U.S., Israel Start Defense Drill

From The Wall Street Journal:

TEL AVIV — The U.S. and Israeli militaries began a combined air-defense exercise on Thursday involving about 1,000 American soldiers and simulating a scenario in which U.S. forces deploy to Israel to help defend the country against incoming missiles.

The three-week drill, the fifth since 2001, is part of a growing partnership between the two militaries that has coincided with rising fears in Israel about Iran’s growing arsenal of missiles and nuclear ambitions.

“In time of need the Israel Defense Forces will protect our country, however, if decided, our defenses will be enhanced by the United States’ capabilities,” Israeli Air Defense Corps commander Brig. Gen. Doron Gavish told a news conference.

Iran and Israel both confirmed Thursday that representatives of their governments attended a conference in Cairo last month focused on global nonproliferation issues, a rare joint appearance by officials from the enemy states. Continue reading


Report: Cut retirement to pay for weapons

There is just something wrong with this type of logic. They would rather spend more money on weapons than on the people who they send overseas to fight these illegal wars.

From Military Times:

A new report from an independent think tank suggests that drastic cuts are needed in personnel benefits in order to pay for weapons modernization.

Some recommendations from the Center for Strategic and Budgetary Assessments might be welcomed by service members and their families, such as a proposal to cut the cost of permanent change-of-station moves by extending tour lengths by 50 percent.

But other recommendations strike at the heart of the military pay and benefits system. The report by Todd Harrison says the promise of retired pay after 20 years is an example of the generous benefits that led to financial problems in the auto industry, requiring a government bailout.

Continue reading

Military lawyer says Defense Department ignored calls for war crimes investigation

From Raw Story:

WASHINGTON—The military lawyer that represents an Afghan youth who spent roughly seven years in U.S. custody says the Defense Department has repeatedly ignored his requests for a war crimes investigation into the detainee’s treatment.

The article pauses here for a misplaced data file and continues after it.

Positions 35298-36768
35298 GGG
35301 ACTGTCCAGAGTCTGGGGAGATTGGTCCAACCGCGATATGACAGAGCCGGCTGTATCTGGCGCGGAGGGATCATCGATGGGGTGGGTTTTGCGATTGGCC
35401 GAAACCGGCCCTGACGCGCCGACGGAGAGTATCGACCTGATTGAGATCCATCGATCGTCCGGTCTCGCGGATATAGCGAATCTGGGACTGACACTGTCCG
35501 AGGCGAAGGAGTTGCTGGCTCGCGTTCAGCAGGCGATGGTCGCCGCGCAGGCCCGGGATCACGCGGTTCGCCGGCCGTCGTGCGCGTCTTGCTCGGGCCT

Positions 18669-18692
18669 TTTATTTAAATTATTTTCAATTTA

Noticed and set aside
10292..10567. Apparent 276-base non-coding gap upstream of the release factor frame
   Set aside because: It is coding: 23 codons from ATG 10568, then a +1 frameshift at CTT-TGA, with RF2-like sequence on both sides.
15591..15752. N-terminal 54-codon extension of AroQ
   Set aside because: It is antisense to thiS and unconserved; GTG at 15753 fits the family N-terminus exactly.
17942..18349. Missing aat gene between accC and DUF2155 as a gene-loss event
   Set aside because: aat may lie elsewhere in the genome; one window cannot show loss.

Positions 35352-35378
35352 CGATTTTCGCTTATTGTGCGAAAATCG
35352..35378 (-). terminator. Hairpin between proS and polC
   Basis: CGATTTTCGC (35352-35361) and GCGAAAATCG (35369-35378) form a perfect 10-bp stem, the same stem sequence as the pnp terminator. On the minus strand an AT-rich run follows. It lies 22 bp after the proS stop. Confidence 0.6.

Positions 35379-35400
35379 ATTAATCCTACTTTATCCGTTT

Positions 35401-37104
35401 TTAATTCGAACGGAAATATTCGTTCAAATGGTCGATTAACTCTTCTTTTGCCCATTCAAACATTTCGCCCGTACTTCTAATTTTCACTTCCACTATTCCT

Air Force Maj. David Frakt, the attorney for former detainee Mohammed Jawad, says over the past 16 months he sent multiple memos to Defense Department and military leaders asking them to account for what a military judge called “abusive conduct and cruel and inhuman treatment” of his client.  Jawad, who was arrested when he says he was 12 years old for allegedly tossing a grenade at U.S. military, was moved from cell to cell 112 times during a 14-day period to disrupt his sleep patterns, according to military documents. Frakt said he believes the treatment constituted torture, violated the Geneva Convention, war crime laws and Defense Department regulations.

“Why has no one–no one has been held remotely accountable for this,” Frakt said in an interview with Raw Story. “This is a mandatory investigation. It’s not optional, you can’t just sweep it under the rug…but they did as far as I can tell.”

As first reported in The Washington Independent, Frakt wrote in memos to Defense Department officials: “Accordingly, I believe I have an affirmative obligation to report the incident to my chain of command,” listing military rules that mandate reporting possible war crimes to a superior.

Both a federal district court judge and a U.S. military commission judge have questioned the use of sleep deprivation, also called the  “frequent flyer” program, on Jawad.

When military officials changed Jawad’s cell 112 times between May 7 and May 20, 2004, roughly once every three hours, military Judge Stephen Henley, a U.S. Army colonel ruled “the scheme was calculated to profoundly disrupt his mental senses.” Although officials were allowed to use such tactics during interrogation, Jawad’s attorney Frakt said he was not interrogated months before or months after the sleep deprivation occurred.